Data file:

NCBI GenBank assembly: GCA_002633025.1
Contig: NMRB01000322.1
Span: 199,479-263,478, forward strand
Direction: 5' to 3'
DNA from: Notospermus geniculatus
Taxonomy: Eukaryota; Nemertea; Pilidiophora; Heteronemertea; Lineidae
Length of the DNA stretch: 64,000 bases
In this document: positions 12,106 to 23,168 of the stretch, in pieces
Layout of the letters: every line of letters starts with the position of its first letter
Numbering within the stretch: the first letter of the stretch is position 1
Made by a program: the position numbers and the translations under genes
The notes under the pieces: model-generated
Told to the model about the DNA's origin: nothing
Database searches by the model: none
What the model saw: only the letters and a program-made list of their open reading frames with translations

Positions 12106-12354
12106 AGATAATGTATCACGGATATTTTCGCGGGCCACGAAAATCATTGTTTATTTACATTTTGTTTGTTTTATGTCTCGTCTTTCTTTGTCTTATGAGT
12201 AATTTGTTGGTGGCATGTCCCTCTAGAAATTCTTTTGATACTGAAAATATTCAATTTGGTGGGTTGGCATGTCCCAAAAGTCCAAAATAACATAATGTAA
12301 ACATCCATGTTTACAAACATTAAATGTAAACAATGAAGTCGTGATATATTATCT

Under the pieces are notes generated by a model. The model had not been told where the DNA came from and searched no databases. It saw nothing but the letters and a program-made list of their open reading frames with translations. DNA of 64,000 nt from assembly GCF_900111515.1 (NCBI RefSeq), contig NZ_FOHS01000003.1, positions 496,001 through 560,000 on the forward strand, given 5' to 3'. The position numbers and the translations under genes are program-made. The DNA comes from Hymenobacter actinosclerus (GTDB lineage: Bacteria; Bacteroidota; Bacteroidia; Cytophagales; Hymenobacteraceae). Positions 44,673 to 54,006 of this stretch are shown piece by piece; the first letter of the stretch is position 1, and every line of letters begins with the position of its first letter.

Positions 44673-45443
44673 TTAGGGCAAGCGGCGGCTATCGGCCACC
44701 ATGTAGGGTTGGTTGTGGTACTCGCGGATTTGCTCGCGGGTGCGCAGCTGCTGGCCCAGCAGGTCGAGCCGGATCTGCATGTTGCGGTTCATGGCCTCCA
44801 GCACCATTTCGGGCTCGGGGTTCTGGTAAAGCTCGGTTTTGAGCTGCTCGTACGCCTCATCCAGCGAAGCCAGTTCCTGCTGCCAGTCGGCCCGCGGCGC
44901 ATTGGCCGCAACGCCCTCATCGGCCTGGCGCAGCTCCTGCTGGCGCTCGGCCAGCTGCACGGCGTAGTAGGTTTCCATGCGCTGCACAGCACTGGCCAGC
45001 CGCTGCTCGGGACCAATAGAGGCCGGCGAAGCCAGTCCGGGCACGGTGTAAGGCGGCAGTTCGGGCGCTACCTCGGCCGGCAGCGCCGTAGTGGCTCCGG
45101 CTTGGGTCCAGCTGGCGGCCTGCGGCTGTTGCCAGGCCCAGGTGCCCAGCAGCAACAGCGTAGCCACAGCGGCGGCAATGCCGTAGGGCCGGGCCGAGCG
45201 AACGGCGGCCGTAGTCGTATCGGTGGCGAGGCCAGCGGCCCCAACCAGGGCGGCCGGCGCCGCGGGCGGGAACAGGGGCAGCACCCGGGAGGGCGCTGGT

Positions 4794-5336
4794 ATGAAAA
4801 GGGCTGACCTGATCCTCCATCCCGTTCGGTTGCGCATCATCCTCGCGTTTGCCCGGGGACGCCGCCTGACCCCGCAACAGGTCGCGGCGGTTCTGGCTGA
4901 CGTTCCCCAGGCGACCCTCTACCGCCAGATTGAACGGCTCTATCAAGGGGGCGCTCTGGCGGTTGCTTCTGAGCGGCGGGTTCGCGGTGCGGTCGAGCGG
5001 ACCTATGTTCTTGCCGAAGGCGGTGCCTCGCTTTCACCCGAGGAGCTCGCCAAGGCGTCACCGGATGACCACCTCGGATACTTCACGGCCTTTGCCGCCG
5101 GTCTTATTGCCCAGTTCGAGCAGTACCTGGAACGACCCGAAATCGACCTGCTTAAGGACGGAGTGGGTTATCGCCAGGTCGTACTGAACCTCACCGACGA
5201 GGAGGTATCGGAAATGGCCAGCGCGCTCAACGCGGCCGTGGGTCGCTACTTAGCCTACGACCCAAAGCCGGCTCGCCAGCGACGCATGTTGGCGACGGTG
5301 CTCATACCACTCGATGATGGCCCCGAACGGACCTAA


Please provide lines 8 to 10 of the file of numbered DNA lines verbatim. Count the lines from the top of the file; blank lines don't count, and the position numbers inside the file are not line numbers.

In this document: positions 12,106 to 23,168 of the stretch, in pieces
Layout of the letters: every line of letters starts with the position of its first letter
Numbering within the stretch: the first letter of the stretch is position 1